Banks rush to borrow record €1.3tn at negative rates from ECB
First time major central bank has offered such loans
Banks are expected to use hundreds of billions to buy bonds issued by their own governments. Photograph: iStock
Banks have rushed to borrow a record €1.3 trillion from the European Central Bank at deeply negative interest rates in the latest monetary policy drive to boost liquidity in the euro zone’s pandemic-stricken economy.
It is the first time that a major central bank has offered multiyear loans to banks at an interest rate below its main deposit rate, introducing a so-called dual-rate system.
The ECB said on Thursday that banks had applied to borrow €1.31 trillion under its main refinancing scheme, which will lend them money over three years at ultra-cheap rates as low as minus 1 per cent, providing they meet certain lending thresholds.
Given the ECB’s main deposit rate is minus 0.5 per cent, the ultra-cheap lending is effectively a subsidy for the banking system and provides further evidence of how the ECB is pulling out all the stops to try to prevent the pandemic causing a credit crunch.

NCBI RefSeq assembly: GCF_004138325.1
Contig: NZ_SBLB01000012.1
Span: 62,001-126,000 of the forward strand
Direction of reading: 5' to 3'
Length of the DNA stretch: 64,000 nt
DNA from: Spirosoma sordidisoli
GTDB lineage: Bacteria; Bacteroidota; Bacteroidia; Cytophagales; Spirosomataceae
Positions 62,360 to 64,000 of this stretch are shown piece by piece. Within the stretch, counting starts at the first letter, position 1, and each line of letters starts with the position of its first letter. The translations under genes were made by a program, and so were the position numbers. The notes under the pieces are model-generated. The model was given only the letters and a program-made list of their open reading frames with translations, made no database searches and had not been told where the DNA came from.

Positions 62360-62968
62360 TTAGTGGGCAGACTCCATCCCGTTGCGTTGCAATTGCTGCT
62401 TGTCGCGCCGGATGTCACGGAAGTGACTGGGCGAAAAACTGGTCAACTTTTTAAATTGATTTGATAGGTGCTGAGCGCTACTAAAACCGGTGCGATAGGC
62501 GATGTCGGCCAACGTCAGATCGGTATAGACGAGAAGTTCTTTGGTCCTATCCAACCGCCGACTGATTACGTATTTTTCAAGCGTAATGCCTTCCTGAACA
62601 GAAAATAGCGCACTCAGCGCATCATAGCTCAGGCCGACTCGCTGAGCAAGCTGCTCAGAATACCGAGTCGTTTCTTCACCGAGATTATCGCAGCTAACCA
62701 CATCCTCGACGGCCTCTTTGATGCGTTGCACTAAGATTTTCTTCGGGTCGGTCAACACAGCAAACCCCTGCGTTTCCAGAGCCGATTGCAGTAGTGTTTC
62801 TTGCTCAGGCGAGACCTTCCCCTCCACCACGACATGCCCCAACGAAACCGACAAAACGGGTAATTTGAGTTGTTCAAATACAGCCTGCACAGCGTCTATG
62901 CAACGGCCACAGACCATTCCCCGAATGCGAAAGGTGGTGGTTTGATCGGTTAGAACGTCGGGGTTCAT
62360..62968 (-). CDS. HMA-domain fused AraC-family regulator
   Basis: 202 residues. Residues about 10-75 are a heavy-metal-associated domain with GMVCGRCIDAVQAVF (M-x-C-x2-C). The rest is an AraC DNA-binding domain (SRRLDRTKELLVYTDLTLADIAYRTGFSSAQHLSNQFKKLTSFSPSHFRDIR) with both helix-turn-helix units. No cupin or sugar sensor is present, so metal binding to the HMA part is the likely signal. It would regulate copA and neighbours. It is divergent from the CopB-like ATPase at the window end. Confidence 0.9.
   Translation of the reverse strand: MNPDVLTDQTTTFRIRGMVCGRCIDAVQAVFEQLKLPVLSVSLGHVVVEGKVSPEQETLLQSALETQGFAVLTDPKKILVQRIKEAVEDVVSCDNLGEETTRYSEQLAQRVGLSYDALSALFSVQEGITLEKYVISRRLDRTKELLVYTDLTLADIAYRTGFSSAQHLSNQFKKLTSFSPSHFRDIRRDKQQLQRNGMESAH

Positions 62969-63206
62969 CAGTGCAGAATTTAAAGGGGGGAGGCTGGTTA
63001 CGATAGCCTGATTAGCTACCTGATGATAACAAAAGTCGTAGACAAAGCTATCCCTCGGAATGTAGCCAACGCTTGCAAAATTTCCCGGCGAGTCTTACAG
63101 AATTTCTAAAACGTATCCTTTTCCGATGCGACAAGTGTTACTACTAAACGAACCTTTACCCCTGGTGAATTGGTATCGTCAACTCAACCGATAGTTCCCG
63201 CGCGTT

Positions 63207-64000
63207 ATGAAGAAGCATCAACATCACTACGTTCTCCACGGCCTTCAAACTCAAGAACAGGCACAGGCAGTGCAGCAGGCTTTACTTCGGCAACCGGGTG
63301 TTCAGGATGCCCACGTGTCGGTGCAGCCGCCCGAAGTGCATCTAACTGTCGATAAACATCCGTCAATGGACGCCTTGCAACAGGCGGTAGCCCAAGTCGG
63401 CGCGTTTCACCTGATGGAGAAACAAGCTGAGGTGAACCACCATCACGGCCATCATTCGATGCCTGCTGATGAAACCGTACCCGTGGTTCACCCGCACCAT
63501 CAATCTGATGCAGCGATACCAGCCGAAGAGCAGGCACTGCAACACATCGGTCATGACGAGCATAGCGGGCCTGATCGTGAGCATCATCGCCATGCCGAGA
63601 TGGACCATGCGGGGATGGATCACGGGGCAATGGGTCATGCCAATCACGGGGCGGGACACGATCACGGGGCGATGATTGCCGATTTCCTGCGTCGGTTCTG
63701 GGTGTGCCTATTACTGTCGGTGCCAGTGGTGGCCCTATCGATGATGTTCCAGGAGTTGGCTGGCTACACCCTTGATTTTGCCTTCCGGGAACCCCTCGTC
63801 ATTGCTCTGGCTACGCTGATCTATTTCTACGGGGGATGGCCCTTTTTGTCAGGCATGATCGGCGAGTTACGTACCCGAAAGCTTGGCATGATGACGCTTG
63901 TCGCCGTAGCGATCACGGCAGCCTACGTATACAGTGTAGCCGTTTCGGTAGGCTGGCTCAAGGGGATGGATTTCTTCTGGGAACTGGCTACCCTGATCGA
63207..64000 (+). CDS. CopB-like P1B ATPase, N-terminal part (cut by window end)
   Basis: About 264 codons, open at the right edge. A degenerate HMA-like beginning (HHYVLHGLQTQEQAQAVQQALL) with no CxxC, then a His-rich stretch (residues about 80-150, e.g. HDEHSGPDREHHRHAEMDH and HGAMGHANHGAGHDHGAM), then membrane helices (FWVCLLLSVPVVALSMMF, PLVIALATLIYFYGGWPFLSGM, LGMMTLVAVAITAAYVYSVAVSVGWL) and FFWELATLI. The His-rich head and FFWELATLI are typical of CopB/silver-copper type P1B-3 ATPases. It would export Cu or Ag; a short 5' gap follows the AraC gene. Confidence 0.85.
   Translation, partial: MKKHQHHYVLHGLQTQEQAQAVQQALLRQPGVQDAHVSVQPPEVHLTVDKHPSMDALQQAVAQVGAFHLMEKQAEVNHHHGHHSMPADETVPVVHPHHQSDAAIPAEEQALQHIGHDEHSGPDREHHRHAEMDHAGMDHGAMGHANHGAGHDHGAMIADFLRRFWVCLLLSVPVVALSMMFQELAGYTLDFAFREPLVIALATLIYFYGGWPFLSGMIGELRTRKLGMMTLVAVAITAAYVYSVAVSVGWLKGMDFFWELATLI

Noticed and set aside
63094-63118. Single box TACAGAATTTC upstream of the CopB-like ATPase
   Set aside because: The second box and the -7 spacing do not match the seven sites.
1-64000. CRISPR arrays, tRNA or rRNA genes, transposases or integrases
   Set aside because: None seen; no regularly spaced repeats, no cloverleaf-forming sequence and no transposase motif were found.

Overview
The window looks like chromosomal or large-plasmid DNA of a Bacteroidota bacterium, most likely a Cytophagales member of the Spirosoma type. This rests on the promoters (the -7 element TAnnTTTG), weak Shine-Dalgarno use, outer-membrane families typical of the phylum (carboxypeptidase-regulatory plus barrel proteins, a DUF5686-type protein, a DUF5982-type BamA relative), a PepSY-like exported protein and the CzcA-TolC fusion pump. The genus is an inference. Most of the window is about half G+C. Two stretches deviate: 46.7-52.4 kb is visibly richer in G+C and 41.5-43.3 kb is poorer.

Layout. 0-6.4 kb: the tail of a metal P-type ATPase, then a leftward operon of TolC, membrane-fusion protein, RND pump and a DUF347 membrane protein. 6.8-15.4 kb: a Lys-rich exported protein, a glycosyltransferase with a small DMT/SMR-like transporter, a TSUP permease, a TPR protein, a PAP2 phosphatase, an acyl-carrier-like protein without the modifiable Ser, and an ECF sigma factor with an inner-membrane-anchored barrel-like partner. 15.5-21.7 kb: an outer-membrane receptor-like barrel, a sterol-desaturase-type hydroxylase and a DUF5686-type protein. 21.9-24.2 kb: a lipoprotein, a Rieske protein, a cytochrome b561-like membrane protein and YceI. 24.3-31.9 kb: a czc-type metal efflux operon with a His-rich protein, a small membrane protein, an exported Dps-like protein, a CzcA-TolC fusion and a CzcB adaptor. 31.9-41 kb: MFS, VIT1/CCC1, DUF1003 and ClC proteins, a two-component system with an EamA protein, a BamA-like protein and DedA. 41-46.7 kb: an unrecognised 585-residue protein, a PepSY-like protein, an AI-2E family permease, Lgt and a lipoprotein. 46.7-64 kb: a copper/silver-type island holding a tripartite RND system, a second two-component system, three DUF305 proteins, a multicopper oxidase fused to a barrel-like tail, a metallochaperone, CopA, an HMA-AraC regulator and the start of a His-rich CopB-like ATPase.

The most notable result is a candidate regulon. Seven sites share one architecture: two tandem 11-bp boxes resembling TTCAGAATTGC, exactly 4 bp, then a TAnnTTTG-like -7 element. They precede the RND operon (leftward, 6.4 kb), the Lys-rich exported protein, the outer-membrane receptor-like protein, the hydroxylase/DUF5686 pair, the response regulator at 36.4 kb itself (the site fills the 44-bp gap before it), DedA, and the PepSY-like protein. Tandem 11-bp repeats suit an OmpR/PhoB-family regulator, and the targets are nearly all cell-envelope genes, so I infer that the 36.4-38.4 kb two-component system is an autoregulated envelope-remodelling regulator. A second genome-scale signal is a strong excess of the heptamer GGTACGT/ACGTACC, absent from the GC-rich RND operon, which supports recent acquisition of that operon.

The banks are due to use about €765 billion of the ultra-cheap loans to repay earlier ECB loans that are about to mature. But they are expected to use much of the remaining €543 billion to buy bonds issued by their own governments – earning them an instant profit on the “carry trade” between the negative rate from the ECB and the higher yield on government bonds.
While this will support the €1 trillion to €1.5 trillion of extra debt expected to be issued by euro zone governments to fund their pandemic responses this year, analysts say it will add to the “doom loop” tying the fate of the banks more closely to that of their national governments.
“Increased sovereign exposure by banks has typically been seen as a negative in recent years,” Jefferies banking analysts said in a note. “However, the policy stance is shifting and with government debt levels set to rise, it may make sense for banks to channel excess liquidity in this direction.”
– Copyright The Financial Times Limited 2020